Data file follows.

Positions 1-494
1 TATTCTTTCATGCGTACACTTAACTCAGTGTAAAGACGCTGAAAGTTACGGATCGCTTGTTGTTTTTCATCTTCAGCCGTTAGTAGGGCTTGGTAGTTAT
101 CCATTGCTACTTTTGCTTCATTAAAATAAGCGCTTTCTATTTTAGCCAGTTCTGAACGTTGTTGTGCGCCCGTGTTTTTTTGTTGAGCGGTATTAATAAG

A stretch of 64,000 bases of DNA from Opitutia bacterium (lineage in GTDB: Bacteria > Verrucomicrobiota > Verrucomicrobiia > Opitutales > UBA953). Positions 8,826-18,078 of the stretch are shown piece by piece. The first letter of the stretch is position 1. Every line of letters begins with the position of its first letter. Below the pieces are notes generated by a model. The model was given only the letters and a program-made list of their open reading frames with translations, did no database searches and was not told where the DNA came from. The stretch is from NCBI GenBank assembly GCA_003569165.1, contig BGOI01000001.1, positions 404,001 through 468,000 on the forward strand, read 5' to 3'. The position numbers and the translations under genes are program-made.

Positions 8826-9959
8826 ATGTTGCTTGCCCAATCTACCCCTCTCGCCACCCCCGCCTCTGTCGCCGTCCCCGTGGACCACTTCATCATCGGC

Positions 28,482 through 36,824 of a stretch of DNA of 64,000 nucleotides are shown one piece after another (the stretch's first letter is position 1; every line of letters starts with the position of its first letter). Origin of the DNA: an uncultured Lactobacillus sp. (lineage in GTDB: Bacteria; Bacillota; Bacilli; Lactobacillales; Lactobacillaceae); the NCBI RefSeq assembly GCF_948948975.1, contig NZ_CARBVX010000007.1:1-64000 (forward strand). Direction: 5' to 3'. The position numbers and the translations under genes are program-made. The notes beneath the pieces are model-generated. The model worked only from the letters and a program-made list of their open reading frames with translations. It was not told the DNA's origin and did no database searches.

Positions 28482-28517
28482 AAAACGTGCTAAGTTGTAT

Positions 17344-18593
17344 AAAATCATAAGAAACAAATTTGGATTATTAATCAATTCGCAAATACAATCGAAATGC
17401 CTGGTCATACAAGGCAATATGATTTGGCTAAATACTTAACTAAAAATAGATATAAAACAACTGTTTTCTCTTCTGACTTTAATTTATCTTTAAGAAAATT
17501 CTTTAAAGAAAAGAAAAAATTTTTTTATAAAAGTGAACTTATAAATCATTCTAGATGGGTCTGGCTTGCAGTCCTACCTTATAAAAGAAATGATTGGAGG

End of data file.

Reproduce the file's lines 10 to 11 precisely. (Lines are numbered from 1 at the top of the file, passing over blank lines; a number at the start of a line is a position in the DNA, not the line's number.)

Positions 17344-18593
17344 AAAATCATAAGAAACAAATTTGGATTATTAATCAATTCGCAAATACAATCGAAATGC